Your JavaScript is turned off or you have an old version of Adobe's Flash Player. Get the latest Flash player.
Pope Francis Hopes Dual Canonizations Will Reconcile Churchi
|| 0:00:00
...
 
🔇
X
Jerome Socolovsky
April 22, 2014 4:14 PM
On April 27, two popes - John the XXIII and John Paul II - will be made saints in a ceremony at St. Peter’s Square. VOA religion correspondent Jerome Socolovsky says the dual canonization is part of the current pope’s program to reconcile liberals and conservatives in the Roman Catholic Church.
Video

Video Pope Francis Hopes Dual Canonizations Will Reconcile Church

On April 27, two popes - John the XXIII and John Paul II - will be made saints in a ceremony at St. Peter’s Square. VOA religion correspondent Jerome Socolovsky says the dual canonization is part of the current pope’s program to reconcile liberals and conservatives in the Roman Catholic Church.
Video

Video In Capturing Nature's Majesty, Film Makes Case for Its Survival

French filmmaker Luc Jacquet won worldwide acclaim for his 2005 Academy Award-winning documentary "March of the Penguins". Now Jacquet is back with a new film that takes movie-goers deep into the heart of a tropical rainforest - not only to celebrate its grandeur, but to make the case for its survival. VOA's Rosanne Skirble reports.
Video

Video Boston Marathon Bittersweet for Many Runners

Monday's running of the Boston Marathon was bittersweet for many of the 36,000 participants as they finished the run that was interrupted by a double bombing last year. Many gathered along the route paid respect to the four people killed as a result of two bombings near the finish line. VOA's Carolyn Presutti returned to Boston this year to follow two runners, forever changed because of the crimes.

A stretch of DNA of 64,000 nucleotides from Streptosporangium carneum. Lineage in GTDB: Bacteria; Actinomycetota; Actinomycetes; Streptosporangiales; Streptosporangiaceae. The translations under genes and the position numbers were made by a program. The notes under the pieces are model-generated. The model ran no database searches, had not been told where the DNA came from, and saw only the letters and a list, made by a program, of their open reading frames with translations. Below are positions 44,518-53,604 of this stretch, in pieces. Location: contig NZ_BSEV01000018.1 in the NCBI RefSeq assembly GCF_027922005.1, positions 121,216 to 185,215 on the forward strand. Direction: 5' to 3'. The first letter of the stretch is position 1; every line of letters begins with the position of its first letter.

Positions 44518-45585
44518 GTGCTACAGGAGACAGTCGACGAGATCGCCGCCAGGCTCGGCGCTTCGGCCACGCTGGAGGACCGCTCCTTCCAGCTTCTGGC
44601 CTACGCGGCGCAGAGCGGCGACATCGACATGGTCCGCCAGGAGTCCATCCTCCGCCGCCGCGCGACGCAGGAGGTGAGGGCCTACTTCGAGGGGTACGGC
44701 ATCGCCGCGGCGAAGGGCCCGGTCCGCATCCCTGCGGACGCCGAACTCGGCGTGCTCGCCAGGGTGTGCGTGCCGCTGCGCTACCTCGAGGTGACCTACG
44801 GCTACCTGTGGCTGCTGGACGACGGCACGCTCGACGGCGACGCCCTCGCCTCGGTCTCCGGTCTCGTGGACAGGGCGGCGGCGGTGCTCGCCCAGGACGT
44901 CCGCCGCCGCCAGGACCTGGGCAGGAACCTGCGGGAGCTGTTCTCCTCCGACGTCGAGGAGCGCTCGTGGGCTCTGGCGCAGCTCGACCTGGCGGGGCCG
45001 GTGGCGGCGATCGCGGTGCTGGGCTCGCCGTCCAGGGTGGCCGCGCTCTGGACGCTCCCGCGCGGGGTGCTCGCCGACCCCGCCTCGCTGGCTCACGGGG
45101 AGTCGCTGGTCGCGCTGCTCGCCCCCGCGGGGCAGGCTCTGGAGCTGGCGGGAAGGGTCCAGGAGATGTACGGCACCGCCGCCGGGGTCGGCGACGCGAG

Video

Video Pacific Rim Trade Deal Proves Elusive

With the U.S.-led war in Iraq ended and American military involvement in Afghanistan winding down, President Barack Obama has sought to pivot the country's foreign policy focus towards Asia. One aspect of that pivot is the negotiation of a free-trade agreement among 12 Pacific Rim nations. But as Obama leaves this week on a trip to four Asian countries he has found it very difficult to complete the trade pact. VOA's Ken Bredemeier has more from Washington.
Video

Video Robotic Mission Kicks Up Lunar Dust

A robotic mission to the moon was deliberately crashed onto the lunar surface late last week, but not before scientists had collected data gathered by the spacecraft which was designed to self-destruct. VOA's Rosanne Skirble reports on the preliminary findings of the craft, called LADEE - an acronym for Lunar Atmosphere and Dust Environment Explorer.
Video

Video Boko Haram Claims Responsibility for Bombing in Nigerian Capital

The Nigerian militant group known as Boko Haram has claimed responsibility for a bombing in the capital on April 14th that killed 75 people. In the video message, Abubakar Shekau, the man who says he ordered the bombing, says nothing about the mass abduction of more than 100 teenage girls, most of whom are still missing. Heather Murdock has more for VOA from Abuja.
Video

Video Ukraine Developments Hang Over Obama Trip to Asia

President Barack Obama's trip to Asia this week comes as concerns over Beijing's territorial ambitions are growing in the region. Those concerns have been compounded by Russia's recent actions in Ukraine and the possibility that Chinese strategists might be looking to Crimea as a model for its territorial disputes with its neighbors. VOA's Bill Ide has more from Beijing.
Video

Video Autistic Adults Face Housing, Job Challenges

Many parents of children with disabilities fear for the future of their adult child. It can be difficult to find services to help adults with disabilities - physical, mental or emotional - find work or live on their own. The mother of an autistic boy set up a foundation to advocate for the estimated 1.2 million American adults with autism, a developmental disorder that causes communication difficulties and often social difficulties. VOA's Faiza Elmasry reports.
AppleAndroid